Stable Isotopes, Climate Change and Early Hominin Palaeoecology
Publication date: Jan 15, 2014 02:09 PM
Start: Jan 20, 2014 04:00 PM
Location: Room 612, Institute of Archaeology
Philip Hopley (Earth and Planetary Sciences, Birkbeck, University of London) will give the second seminar in the Term II Institute Research Seminar series on Isotopes in Archaeology on 20 January.
Stable isotopes are providing new insights into the dietary ecology and palaeoenvironment of early hominin evolution in Africa. This talk will discuss early hominin adaptations to the expanding savannah environment of the Plio-Pleistocene, and will look at the different ways that climatic change may have influenced the evolution and extinction of different hominin species.
The seminar will take place at 4pm in Room 612 at the Institute and will be followed by a reception in the Staff Common Room (Room 609).
Any enquiries about the seminar series may be directed to Ian Freestone.
Institute Research Seminar Programme | Isotopes in Archaeology
- 13 January: Tracing Visitors to our Shores (Jane Evans, NERC Isotope Facility)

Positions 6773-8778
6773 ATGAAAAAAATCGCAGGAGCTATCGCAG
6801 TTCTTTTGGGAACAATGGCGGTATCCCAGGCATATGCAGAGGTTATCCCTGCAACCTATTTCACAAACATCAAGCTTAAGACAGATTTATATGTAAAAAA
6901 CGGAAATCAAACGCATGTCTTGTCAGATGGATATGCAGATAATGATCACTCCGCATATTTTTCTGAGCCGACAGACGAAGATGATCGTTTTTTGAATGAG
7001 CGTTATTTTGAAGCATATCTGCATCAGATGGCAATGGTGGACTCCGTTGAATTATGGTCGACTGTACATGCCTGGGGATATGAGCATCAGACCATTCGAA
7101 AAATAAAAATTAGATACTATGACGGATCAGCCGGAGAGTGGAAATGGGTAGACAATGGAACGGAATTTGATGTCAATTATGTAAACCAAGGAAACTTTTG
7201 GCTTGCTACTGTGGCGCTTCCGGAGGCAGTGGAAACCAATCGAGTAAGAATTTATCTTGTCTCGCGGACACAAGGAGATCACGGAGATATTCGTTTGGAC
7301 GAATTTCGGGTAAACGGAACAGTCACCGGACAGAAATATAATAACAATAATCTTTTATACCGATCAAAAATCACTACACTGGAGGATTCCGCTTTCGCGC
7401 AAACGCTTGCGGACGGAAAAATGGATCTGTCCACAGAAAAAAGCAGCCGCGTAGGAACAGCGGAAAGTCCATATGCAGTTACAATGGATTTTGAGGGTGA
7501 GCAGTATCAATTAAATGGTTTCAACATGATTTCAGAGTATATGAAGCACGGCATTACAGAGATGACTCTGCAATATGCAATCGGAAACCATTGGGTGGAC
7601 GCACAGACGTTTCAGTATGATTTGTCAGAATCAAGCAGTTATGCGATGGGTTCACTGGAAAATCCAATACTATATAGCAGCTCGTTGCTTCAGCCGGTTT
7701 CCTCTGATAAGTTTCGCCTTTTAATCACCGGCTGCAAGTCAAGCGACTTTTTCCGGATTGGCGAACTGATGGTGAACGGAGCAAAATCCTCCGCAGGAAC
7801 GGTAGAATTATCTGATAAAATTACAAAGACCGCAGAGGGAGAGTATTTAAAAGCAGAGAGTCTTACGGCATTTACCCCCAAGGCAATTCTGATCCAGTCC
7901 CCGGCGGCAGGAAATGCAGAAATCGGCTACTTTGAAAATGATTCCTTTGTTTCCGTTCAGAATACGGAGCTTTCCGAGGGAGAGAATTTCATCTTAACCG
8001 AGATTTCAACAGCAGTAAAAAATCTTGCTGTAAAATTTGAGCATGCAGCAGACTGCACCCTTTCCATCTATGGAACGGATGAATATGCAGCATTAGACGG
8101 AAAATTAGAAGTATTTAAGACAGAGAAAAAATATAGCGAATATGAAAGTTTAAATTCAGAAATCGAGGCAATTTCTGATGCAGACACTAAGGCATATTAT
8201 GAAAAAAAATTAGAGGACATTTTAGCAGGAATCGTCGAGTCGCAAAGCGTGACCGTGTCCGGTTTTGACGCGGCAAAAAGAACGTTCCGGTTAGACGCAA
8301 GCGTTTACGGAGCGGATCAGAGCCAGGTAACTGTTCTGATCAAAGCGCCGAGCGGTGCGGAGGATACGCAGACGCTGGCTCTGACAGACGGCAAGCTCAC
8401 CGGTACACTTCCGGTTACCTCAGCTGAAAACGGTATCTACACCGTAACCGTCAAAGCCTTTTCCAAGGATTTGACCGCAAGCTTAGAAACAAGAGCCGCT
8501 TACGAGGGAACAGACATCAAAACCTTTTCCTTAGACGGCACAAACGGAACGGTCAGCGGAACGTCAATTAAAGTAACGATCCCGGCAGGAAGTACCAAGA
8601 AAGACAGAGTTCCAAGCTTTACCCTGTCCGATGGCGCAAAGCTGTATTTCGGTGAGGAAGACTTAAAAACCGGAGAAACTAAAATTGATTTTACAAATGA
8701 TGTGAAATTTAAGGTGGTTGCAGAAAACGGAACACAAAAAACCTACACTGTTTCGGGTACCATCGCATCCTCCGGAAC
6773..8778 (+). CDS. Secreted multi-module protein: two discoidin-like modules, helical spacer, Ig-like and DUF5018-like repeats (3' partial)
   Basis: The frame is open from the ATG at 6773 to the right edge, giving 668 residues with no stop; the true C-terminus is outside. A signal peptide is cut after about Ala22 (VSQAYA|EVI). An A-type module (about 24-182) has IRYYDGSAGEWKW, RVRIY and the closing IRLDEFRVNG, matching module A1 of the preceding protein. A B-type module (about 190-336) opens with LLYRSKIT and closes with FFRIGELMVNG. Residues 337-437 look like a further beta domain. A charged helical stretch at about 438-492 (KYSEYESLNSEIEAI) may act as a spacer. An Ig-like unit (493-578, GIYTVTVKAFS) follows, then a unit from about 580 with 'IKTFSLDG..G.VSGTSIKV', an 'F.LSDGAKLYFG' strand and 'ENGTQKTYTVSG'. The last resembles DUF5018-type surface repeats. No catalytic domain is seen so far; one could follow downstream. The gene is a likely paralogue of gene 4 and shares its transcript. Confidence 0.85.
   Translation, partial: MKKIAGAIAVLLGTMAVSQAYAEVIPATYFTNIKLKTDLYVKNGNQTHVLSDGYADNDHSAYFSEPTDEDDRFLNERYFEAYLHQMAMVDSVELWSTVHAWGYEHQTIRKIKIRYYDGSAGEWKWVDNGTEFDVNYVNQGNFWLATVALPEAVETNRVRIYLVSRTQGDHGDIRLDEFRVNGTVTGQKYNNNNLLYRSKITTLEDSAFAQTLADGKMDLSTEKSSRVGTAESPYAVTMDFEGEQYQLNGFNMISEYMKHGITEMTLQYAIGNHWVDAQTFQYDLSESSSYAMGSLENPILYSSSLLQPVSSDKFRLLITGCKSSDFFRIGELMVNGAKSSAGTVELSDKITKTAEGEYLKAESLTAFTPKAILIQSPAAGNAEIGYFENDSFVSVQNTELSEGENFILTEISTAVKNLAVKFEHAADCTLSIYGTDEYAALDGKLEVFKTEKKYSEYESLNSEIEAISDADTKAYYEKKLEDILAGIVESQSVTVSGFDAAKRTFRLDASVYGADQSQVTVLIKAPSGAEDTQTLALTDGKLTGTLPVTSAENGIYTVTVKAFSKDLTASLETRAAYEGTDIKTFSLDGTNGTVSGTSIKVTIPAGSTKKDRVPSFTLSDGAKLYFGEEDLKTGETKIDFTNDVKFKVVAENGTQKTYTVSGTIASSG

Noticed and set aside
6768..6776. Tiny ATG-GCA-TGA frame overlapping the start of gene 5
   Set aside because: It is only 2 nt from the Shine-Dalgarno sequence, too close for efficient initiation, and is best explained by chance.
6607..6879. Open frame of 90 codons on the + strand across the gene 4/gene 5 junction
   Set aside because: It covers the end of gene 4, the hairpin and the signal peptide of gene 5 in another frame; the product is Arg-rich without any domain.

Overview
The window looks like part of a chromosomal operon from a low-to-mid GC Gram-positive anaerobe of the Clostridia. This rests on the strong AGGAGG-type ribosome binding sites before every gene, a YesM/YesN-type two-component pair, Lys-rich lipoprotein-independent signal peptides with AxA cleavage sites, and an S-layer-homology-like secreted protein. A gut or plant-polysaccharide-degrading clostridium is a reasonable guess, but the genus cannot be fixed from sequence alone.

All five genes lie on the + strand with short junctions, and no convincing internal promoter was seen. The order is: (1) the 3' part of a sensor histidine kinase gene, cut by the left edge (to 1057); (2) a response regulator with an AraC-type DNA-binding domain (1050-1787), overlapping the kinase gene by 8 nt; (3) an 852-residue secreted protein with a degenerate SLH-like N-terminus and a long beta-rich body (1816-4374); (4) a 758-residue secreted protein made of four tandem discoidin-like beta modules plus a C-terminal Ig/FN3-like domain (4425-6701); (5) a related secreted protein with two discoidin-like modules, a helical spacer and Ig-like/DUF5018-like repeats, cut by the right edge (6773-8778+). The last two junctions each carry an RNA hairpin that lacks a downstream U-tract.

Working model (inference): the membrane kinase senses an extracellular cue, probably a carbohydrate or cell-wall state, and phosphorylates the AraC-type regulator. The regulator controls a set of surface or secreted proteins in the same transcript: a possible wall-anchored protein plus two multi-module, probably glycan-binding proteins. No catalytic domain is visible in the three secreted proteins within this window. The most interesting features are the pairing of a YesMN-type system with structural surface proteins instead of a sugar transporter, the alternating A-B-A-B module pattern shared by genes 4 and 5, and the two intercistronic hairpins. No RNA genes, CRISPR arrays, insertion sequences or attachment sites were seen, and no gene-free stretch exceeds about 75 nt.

- 20 January: Stable Isotopes, Climate Change and Early Hominin Palaeoecology (Philip Hopley, Birkbeck)
- 27 January: House and home at Çatalhöyük: Stable carbon and nitrogen isotope evidence from people and their animals (Jessica Pearson, University of Liverpool)
- 3 February: The origin and spread of glass making: the isotopic evidence (Patrick Degryse, University of Leuven)
- 10 February: Plant stable isotope analysis: new insights into farming practice and diet (Amy Bogaard, University of Oxford)
- 24 February: Isotope Archaeometallurgy (Ernst Pernicka, Curt-Englehorn Centre for Archaeometry, Mannheim & University of Heidelberg)
- 3 March: Milking the Residues: Molecular and Isotopic Signatures from Human Prehistory (Richard Evershed, University of Bristol)
- 10 March: Hunter-gatherer cuisine: recent advances in chemical and isotopic analysis of early pottery (Oliver Craig, University of York)
- 17 March: Stable light isotopes offer new perspectives on early hominin dietary ecology (Julia Lee-Thorp, University of Oxford)
- 24 March: Loaves or fishes? Reconstructing individual 5000-year-old dietary histories for the children of Shetland's first farmers (Janet Montgomery, University of Durham)